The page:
As one of the world's richest men and most active philanthropists, Bill Gates usually has his hands full. Just not with poop.
So it came as a surprise when the founder of Microsoft brandished a jar of human waste at a forum on the future of the toilet in Beijing on Tuesday.
The stunt was an effort to draw attention to a problem affecting developing countries around the world: not enough toilets.
"In places without sanitation you have got way more than that," Gates said, pointing to the faeces inside the clear canister resting on a table.
"And that's what kids when they are out playing, they are being exposed to all the time, and that's why we connect this not just with quality of life, but with disease and death and with malnutrition," he told attendees.
The billionaire said more than half of the world's population suffers without clean, comfortable sanitation facilities.
"When you think of things that are basic right up there with health and enough to eat, you think that having a reasonable toilet certainly belongs on that list," Gates said.
Gates has previously used shock tactics to draw attention to his disease-battling efforts.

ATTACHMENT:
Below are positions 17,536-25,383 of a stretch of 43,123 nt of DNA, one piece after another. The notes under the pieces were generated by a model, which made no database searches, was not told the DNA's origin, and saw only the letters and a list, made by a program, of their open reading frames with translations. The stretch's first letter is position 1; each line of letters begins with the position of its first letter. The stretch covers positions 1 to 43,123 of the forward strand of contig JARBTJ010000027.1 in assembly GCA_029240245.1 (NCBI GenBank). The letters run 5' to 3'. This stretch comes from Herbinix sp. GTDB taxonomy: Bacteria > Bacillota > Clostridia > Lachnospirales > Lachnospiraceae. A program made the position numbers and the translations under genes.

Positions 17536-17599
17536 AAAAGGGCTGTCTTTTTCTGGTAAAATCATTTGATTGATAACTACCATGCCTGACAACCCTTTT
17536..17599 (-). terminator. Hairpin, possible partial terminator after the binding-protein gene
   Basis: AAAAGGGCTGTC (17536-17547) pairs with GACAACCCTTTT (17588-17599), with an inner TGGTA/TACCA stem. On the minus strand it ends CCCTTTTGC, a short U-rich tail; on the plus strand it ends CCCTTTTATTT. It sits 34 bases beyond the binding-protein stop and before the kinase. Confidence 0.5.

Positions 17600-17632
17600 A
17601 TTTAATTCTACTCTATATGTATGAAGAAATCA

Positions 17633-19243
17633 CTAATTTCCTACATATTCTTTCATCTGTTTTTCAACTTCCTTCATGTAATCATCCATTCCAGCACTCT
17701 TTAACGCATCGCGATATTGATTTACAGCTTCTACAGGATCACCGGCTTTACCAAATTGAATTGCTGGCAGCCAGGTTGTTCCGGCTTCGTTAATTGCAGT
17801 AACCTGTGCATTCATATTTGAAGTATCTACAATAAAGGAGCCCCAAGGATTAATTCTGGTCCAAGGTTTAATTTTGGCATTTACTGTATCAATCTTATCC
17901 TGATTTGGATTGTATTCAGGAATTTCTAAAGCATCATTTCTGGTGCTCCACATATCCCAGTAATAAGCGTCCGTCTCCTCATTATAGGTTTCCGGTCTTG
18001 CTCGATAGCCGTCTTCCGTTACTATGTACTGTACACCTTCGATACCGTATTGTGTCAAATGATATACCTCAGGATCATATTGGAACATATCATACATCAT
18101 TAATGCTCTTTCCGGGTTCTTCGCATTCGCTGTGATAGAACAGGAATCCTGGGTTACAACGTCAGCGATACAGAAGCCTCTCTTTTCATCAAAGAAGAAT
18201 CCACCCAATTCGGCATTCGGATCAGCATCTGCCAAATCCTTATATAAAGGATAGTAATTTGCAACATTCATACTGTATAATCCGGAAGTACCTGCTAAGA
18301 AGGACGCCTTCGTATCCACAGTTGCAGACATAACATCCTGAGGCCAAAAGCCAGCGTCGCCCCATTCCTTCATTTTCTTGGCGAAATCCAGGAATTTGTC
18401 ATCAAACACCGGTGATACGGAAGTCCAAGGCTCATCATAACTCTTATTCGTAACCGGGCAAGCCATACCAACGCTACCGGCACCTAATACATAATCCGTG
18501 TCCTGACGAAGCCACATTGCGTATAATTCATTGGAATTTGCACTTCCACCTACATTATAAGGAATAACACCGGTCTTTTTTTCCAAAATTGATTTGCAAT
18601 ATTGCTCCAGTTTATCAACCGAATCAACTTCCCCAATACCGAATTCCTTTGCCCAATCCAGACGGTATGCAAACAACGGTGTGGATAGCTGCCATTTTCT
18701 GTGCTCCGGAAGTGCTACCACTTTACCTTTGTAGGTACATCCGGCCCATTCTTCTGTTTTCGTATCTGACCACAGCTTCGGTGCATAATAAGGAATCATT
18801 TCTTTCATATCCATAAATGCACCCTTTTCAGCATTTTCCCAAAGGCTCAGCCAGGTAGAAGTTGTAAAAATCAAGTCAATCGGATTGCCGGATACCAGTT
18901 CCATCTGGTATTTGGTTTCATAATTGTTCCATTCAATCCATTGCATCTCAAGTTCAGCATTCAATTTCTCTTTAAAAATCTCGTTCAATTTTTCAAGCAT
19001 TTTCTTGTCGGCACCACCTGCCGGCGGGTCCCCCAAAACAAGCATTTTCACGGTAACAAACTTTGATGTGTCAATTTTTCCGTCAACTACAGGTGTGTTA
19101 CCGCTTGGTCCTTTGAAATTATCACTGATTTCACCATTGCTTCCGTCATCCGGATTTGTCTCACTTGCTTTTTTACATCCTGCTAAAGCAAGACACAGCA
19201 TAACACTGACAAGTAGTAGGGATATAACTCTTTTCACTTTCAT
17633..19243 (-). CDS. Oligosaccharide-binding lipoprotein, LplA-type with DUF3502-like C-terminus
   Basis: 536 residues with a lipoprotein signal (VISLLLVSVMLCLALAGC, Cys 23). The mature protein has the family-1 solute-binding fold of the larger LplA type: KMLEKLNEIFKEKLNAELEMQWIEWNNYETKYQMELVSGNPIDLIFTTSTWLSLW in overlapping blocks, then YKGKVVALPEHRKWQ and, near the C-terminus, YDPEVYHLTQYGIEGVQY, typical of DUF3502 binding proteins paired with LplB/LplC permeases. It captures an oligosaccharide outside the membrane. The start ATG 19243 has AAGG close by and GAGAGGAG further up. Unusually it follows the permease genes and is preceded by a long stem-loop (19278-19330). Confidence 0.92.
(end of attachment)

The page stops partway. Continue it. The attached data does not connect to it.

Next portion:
In 2009, he loosed mosquitoes at a Technology, Entertainment, Design (TED) Conference in California to make a point about the deadly sting of malaria — waiting a minute or so before assuring the audience the liberated insects were disease-free.
Gates was in Beijing on Tuesday for the "Reinvented Toilet Expo", a forum hosted by the Bill & Melinda Gates Foundation showcasing various cutting edge toilet technology in lieu of sewers, making them easier and cheaper to install the devices.
The world's number two economy is in the midst of a drive to improve its notoriously malodorous bathrooms, a campaign President Xi Jinping has dubbed the "toilet revolution."
"China has made great progress in improving health and sanitation for millions of people," Gates said.
"China has an opportunity to launch a new category of innovated non-sewered sanitation solutions that will benefit millions of people worldwide."
According to Unicef, 892 million people worldwide have no choice but to defecate in the open.
India's government says its public health drive has slashed the number of people in the country forced to defecate in the open from 550 million in 2014 to less than 150 million today.